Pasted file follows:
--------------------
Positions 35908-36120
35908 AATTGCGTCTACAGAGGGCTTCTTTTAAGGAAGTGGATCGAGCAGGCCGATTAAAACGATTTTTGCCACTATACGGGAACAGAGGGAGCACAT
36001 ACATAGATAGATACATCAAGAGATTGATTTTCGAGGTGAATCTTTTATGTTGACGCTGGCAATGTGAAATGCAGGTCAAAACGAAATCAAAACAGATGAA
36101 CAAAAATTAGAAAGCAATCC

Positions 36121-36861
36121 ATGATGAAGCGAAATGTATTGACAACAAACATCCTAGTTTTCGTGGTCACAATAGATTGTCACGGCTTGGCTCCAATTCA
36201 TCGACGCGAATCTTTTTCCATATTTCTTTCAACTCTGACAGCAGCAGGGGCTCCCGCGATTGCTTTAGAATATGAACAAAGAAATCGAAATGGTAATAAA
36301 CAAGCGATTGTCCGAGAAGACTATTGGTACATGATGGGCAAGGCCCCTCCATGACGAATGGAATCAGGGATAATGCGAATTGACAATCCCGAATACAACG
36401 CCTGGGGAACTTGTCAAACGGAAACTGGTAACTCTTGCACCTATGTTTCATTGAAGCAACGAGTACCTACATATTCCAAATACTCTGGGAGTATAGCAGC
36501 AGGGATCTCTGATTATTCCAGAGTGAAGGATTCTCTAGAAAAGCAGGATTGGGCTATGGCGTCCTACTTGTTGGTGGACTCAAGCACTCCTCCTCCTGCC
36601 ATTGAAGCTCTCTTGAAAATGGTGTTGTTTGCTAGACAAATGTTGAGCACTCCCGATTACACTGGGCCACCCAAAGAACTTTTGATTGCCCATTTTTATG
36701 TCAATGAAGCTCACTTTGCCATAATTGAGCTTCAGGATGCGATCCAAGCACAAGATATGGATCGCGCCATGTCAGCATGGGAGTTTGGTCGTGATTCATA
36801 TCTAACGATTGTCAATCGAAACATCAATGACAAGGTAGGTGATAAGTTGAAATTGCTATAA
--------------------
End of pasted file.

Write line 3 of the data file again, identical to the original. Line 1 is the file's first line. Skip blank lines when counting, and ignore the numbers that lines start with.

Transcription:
36001 ACATAGATAGATACATCAAGAGATTGATTTTCGAGGTGAATCTTTTATGTTGACGCTGGCAATGTGAAATGCAGGTCAAAACGAAATCAAAACAGATGAA